Cryptoverse: Bitcoin miners make money ahead of ‘halving’
By Medha Singh and Lisa Pauline Mattackal
(Reuters) – Bitcoin miners are making hay while the sun shines.
The business has been yanked out of the doldrums by the cryptocurrency’s recent rally – and now mining companies are racing to lock in profits before bitcoin’s “halving”, when rewards for producing the tokens are cut in half.
The next halving is expected in April 2024, a process designed to slow the release of bitcoin, whose supply is capped at 21 million – of which 19 million have already been mined.
“You’re seeing a lot of urgency to plug rigs in ahead of the halving,” said Gregory Lewis, analyst at brokerage BTIG that covers the 13 biggest U.S.-listed bitcoin miners.
Bitcoin’s hashrate – a measure of the computational power needed to mine a coin – has spiked to an all-time high, according to crypto platform Blockchain.com. That means miners are having to use more and more power and speed to crack the complex maths puzzles that earn them a bitcoin.
Analysts at J.P. Morgan estimate the hashrate has hit record highs for 11 consecutive months, including a historic surge in October.
PLAYING THE GAME
Bitcoin has risen about 37% in the past month to around $37,000 after months of listlessness, a rebound that’s encouraged miners to hook up their powerful computers to crack the puzzles and sell newly minted coins.
The 30-day average of revenue earned by miners has improved steadily this year to hit a 18-month at $32.46 million on Nov. 11, blockchain.com data shows.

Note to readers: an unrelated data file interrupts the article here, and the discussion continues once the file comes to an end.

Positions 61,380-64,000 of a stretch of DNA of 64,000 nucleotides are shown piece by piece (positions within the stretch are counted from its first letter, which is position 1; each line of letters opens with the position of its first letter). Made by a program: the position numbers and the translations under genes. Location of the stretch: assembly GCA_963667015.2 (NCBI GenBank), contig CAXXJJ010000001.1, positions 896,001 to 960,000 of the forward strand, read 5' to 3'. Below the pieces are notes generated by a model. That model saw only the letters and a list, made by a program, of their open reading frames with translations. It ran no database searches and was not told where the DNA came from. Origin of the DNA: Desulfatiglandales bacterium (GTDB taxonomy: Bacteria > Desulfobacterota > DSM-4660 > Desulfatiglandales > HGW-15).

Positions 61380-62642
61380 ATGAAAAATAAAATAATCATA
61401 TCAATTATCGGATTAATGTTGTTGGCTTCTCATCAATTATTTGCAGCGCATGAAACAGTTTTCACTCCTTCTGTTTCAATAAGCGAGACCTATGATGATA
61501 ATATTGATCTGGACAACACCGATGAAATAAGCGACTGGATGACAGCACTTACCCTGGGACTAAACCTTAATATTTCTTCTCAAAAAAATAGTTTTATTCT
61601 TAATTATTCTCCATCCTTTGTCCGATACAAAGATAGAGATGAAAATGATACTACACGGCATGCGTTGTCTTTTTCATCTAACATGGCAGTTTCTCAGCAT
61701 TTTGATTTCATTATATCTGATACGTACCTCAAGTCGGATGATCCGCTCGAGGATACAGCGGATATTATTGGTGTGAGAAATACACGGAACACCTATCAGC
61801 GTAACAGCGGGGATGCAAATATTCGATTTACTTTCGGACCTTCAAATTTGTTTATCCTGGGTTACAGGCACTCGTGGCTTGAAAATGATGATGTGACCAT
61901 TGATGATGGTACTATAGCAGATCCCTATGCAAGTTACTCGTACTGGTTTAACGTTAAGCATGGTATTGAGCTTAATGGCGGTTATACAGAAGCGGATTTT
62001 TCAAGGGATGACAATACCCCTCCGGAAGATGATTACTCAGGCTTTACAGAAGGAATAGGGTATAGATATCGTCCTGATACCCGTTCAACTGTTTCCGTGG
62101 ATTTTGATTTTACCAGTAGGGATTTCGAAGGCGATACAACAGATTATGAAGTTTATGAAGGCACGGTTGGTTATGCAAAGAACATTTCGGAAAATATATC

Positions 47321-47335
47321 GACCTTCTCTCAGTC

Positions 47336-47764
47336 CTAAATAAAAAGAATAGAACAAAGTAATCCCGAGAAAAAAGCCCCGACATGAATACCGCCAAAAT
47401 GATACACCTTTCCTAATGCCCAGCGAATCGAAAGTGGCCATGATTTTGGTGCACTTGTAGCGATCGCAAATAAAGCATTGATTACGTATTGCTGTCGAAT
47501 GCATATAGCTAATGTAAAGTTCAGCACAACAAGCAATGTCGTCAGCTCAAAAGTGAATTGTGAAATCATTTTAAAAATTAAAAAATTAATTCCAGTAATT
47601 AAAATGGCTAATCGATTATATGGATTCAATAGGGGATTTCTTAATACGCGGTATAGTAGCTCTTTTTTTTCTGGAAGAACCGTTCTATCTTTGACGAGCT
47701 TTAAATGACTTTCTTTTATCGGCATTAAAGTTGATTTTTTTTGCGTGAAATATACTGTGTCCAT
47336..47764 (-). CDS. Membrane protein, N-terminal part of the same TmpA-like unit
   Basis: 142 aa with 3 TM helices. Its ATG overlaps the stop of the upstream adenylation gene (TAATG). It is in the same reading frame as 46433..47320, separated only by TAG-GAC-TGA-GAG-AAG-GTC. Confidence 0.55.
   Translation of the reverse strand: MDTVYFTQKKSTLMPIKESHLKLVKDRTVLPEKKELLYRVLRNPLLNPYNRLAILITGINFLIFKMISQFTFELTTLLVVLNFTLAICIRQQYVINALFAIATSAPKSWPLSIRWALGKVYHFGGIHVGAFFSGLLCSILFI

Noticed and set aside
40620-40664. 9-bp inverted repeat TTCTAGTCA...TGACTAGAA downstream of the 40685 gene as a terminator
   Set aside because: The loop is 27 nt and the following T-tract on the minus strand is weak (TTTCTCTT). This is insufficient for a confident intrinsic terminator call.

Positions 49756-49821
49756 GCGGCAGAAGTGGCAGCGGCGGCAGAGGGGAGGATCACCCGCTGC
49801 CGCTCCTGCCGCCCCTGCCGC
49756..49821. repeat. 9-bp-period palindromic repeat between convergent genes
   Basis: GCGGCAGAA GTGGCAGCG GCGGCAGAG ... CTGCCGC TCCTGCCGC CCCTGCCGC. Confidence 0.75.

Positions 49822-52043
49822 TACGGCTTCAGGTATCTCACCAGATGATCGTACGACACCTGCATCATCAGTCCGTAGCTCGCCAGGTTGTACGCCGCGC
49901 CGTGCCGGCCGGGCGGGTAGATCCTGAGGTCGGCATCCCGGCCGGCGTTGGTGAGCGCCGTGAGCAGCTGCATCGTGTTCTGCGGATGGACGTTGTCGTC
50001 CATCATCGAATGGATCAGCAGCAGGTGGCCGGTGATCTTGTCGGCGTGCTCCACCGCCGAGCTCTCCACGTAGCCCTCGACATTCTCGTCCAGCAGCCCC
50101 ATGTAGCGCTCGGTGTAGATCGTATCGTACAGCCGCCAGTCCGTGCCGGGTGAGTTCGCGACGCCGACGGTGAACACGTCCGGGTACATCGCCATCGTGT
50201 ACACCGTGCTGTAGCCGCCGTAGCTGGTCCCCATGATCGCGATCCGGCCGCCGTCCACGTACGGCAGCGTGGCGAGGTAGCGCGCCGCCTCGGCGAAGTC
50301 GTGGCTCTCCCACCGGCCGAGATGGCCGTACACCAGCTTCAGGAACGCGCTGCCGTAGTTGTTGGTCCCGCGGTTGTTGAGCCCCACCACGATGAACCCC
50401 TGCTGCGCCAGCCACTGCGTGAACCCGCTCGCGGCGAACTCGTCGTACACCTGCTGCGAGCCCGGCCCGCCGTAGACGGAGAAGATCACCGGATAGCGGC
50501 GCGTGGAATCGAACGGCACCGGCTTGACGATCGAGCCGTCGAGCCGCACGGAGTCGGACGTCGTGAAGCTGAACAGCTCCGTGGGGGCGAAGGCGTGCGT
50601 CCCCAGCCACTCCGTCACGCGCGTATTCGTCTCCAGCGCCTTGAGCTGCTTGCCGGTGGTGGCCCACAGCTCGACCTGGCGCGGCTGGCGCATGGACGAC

However, mining – a highly energy-intensive process – is still not as profitable as in its 2021 heyday.
A measure of miners’ earnings from using 1 petahash per second of computing power in a day has risen to over $81 from $70 at the start of November but remains well below a peak of $127 in early May, according to mining data platform Hashrate Index.
With six months to go till miners’ share of rewards is slashed, they are looking for ways to keep their margins from shrinking in the highly competitive environment.
“Every halving forces miners not playing that game at a high enough level to get washed out,” said William Szamosszegi, CEO of mining company Sazmining.
Bitcoin prices have typically rallied in the past following halvings. Six months after the first halving in 2012, the price jumped to $126 from $12. After the second halving in 2016, it went to $1,000 from $654 within seven months and in 2020 it shot up to $18,040 from $8,570 in the same time period.
Bitcoin’s third halving in 2020 brought down miner rewards to 6.25 bitcoin per block and the upcoming one is set to push it down to 3.125 in April.
At current prices, mining each block reaps $231,250.
Matteo Greco, analyst at digital asset investment company Fineqia International, said many mining companies were upgrading their equipment and boosting their hashrate power to stay competitive.
To conserve their profit margins, some players have resorted to moving their operations to Central American countries where energy prices are more affordable, and governments friendlier to cryptocurrencies.
“It’s too early to say if all bitcoin miners are out of the wood,” said Ludovic Thomas, portfolio manager at Swiss-based Criptonite Asset Management that invests in digital assets. “Profitability increase always leads to network hashrate and difficulty increase.”
(Reporting by Medha Singh and Lisa Mattackal in Bengaluru; Editing by Vidya Ranganathan and Pravin Char)
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